By  on November 11, 2009

Frederic Bourke, the co-founder and chairman of accessories firm Dooney & Bourke, was sentenced on Tuesday to one year and one day in prison for his role in a conspiracy to bribe officials in Azerbaijan.

U.S. District Court Judge Shira Scheindlin in Manhattan said Bourke, who was convicted in July after a monthlong jury trial, knew of the bribes but was not the plot’s originator. She also fined Bourke $1 million and ordered him to serve three years of supervised release.

He was allowed to remain free on $10 million bail, pending his appeal. Scheindlin said he was not a flight risk and there were facts in the case that could result in a new trial or reversal.

“Had this scheme succeeded…the people of Azerbaijan would have been deprived of the benefit of their greatest national resource,” Scheindlin said. “After years of presiding over this case, it’s not clear to me whether Mr. Bourke was a victim, a crook or a little bit of both.”

Bourke, 63, was convicted of conspiracy to violate the Foreign Corrupt Practices Act and Travel Act and of making false statements to the FBI. The charges stemmed from his involvement with Oily Rock Group Ltd., an investment firm that sought windfall gains from the sale of the state-owned oil company of the former Soviet state Azerbaijan.

Prosecutors said Bourke invested about $8 million in Oily Rock, which bought government-issued privatization vouchers from citizens of the emerging nation during the Nineties. In order to ensure the oil company went private, members of the investment group, including principal Viktor Kozeny, paid millions of dollars in bribes to officials in Azerbaijan, the U.S. Attorney’s Office said.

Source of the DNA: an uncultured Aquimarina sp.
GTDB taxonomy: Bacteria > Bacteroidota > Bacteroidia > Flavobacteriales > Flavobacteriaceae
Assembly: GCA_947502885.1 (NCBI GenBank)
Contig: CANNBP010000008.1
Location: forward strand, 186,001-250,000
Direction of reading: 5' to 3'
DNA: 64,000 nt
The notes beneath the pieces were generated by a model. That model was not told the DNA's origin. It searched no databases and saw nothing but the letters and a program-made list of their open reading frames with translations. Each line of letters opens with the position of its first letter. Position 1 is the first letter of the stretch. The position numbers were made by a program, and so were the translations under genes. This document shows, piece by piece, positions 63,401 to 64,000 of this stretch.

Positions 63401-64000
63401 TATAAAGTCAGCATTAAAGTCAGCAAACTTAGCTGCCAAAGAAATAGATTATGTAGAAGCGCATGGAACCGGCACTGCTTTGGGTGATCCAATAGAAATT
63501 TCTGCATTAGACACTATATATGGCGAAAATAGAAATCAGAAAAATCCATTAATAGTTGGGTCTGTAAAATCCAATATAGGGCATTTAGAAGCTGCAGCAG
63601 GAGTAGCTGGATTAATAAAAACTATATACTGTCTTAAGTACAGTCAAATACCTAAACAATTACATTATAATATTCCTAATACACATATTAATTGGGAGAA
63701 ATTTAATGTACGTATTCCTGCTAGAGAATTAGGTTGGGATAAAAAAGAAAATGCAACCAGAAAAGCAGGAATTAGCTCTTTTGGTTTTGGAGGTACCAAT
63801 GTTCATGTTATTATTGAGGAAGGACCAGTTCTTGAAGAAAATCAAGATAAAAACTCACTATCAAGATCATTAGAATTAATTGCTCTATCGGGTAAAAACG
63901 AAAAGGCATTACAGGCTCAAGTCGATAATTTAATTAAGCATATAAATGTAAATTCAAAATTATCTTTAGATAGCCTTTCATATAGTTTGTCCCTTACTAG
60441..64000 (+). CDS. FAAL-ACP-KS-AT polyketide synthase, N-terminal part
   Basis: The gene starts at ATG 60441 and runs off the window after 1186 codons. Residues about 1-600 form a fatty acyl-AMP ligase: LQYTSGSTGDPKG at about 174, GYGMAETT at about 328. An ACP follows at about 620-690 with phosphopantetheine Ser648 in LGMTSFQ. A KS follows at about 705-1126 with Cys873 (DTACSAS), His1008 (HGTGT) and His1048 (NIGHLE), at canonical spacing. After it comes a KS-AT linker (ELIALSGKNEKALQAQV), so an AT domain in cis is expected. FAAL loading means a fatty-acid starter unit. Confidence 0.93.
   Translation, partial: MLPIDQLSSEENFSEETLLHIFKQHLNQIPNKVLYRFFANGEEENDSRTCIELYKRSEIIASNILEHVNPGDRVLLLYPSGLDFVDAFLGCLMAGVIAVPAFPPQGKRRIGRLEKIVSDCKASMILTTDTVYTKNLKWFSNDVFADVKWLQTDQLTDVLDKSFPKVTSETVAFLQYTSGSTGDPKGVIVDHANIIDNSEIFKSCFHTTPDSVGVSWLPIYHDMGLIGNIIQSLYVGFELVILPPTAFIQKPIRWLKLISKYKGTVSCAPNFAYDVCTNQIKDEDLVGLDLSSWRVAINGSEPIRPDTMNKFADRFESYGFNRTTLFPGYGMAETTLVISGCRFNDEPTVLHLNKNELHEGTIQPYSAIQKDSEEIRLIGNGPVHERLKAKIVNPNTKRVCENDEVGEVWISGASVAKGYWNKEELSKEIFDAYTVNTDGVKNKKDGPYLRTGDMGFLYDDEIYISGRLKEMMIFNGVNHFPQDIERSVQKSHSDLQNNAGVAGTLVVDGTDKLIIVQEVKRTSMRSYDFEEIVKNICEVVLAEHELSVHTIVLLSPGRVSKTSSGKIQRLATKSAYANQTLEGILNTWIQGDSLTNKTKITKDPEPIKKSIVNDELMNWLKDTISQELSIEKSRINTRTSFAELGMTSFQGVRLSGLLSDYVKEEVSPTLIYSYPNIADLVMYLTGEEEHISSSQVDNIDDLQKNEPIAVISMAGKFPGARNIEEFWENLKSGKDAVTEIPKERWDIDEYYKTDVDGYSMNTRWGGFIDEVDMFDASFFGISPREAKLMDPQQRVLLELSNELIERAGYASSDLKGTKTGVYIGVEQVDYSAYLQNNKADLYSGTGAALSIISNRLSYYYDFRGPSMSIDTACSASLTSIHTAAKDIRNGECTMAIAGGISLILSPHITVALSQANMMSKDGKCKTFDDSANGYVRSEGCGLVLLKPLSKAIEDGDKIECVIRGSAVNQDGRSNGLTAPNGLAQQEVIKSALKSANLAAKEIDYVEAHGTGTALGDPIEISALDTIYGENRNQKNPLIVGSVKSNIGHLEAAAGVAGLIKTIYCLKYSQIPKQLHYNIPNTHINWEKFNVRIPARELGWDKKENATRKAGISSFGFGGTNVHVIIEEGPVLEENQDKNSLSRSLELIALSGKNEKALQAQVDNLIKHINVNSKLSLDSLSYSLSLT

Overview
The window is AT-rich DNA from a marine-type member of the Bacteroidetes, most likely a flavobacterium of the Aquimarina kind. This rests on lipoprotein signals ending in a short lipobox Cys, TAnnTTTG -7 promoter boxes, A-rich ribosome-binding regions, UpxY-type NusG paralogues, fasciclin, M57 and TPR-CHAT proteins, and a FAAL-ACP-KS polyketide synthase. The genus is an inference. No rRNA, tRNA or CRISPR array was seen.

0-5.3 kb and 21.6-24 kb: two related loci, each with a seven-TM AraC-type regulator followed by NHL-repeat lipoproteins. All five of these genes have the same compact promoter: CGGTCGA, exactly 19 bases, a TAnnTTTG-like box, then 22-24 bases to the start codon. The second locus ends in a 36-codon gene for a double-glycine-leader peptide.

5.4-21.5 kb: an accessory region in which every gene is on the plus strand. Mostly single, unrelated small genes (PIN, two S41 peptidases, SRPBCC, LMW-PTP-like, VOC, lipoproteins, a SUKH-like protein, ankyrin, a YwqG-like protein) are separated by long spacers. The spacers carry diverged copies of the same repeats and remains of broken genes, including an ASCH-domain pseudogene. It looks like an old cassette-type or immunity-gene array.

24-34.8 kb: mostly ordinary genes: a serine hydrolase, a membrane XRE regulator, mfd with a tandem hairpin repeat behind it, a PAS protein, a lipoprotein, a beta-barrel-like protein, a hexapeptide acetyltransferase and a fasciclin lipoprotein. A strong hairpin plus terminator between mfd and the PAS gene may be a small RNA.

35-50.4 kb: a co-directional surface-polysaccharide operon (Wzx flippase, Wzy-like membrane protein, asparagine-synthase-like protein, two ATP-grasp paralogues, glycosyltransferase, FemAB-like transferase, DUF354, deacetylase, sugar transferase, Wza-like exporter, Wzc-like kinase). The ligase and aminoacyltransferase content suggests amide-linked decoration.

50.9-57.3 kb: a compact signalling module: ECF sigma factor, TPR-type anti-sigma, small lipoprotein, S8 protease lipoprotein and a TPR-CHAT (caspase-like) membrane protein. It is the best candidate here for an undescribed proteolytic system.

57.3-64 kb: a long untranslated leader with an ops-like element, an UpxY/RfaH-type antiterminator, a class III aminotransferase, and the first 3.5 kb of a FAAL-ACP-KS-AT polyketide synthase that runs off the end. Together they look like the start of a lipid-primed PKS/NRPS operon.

Prosecutors had sought the maximum prison term of 10 years for Bourke, who never saw a return on his investment as the Azerbaijan oil company remained state-owned.

“We have a substantial chance of winning that appeal, as the judge said,” said Bourke’s lawyer, Harold Haddon.

Thomas McAndrew, counsel for Dooney & Bourke, said in an interview that Bourke would remain chairman of the Norwalk, Conn.-based handbag firm he founded with Peter Dooney in 1975. At the time of Bourke’s 2005 indictment, the company said his private investments were completely separate from its business.

“Truly this is an anomaly; this is not what we know his character to be,” McAndrew said. “We’re confident he’ll continue to make a positive contribution to society.”

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